Steenkamp, C (2012), Revalidating vernacular techniques for a sustainable built environment by way of selected examples in the Eastern Cape, Masters in Architecture thesis, University of the Free State.
Hassan Fathy, an Egyptian architect, held that architects are in a unique position to revive people’s faith in their own culture, and if, as authoritative critics, they show what is admirable in local forms and even go so far as to use them, the local people at once begin to look on their own products with pride. Furthermore in 1994, as the government of the new South Africa took to the international stage, Nnamdi Elleh, an Associate Professor at the School of Architecture of the University of Cincinnati, stated that as temptations existed for quick design solutions arose to meet political needs, architects should exploit the traditional precedents around them (Figure i.) and not let political expedience guide their design concepts.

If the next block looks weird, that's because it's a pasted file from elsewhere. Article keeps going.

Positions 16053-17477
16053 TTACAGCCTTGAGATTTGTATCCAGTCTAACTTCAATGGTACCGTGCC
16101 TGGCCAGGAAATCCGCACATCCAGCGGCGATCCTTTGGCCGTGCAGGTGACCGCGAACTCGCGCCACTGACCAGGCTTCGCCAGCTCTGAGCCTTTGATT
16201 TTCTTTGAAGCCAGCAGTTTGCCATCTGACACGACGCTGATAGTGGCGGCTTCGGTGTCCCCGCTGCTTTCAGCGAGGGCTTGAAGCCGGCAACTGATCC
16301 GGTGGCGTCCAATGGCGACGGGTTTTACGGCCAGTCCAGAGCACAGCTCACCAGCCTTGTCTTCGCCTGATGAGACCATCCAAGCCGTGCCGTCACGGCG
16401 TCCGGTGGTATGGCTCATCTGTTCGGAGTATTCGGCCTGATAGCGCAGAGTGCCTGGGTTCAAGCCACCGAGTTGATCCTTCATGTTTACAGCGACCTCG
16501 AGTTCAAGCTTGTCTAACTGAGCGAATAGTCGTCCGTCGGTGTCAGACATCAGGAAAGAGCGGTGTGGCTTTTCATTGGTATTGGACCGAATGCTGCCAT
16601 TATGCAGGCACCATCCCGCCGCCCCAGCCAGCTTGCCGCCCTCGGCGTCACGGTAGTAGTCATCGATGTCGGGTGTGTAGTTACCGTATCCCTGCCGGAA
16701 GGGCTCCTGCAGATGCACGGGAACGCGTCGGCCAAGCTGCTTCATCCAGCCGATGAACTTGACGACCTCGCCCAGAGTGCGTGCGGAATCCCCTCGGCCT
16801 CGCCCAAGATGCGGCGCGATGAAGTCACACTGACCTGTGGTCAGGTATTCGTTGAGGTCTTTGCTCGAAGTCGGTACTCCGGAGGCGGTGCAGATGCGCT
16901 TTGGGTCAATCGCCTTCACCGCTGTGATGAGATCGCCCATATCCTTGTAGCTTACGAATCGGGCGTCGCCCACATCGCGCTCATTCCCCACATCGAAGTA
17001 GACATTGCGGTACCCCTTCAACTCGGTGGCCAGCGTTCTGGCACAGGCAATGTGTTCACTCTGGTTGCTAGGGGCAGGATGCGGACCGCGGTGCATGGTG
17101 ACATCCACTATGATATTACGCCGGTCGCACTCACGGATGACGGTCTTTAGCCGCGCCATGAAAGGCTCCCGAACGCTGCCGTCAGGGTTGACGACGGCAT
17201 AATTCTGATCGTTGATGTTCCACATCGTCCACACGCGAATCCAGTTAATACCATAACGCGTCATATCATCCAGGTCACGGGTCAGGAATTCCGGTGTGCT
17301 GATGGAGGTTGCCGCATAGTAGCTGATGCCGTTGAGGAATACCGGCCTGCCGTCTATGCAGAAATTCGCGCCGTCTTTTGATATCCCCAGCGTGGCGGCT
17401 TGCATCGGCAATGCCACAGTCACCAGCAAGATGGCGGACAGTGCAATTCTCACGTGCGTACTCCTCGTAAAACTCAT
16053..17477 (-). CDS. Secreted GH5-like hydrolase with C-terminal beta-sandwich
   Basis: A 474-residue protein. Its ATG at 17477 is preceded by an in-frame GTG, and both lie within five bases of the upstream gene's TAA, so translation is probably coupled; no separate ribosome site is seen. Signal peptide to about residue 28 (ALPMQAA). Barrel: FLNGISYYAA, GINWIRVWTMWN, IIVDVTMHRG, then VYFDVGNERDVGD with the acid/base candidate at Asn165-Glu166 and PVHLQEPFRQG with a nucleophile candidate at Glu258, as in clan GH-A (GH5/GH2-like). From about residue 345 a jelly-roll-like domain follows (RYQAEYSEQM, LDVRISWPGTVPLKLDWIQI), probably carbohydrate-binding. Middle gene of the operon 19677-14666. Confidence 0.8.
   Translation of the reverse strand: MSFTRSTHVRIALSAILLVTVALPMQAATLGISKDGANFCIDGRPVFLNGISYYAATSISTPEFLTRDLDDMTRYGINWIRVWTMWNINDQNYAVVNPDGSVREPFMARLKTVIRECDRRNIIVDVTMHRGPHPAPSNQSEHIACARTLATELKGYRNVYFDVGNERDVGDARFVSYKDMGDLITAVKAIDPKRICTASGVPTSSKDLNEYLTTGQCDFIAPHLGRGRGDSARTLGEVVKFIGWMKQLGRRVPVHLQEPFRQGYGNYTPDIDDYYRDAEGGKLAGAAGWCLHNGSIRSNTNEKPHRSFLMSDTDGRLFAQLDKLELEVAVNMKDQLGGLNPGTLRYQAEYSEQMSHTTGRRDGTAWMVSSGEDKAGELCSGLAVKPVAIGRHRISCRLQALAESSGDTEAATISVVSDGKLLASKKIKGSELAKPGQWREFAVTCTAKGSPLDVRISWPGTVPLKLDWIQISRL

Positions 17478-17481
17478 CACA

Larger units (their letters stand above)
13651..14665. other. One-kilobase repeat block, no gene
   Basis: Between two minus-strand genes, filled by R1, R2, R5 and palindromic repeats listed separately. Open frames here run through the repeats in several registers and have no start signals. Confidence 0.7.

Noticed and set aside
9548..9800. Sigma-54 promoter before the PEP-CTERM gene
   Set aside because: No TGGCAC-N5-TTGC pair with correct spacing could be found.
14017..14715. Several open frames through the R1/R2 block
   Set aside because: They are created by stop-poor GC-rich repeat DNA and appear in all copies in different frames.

This dissertation examines the revalidation of local vernacular building techniques through a multi-layered study addressing issues such as social equity, cultural identity, tradition, sustainability and apprenticeship specifically within the uMasizakhe community in Graaff-Reinet. Vernacular case studies within an isiXhosa community built by the local people elucidate the reintroduction of the local vernacular techniques to strengthen the sustainability of the built environment moreover improving the cultural identity of the populace.
The research promotes the implementation of vernacular building techniques and indigenous knowledge into contemporary architecture through a participatory approach to community development. Following the findings, the knowledge concerning a local vernacular cannot be inconsequential to contemporary architecture which may play an essential role in guiding architects through the past in order to navigate to the present and sustainable future.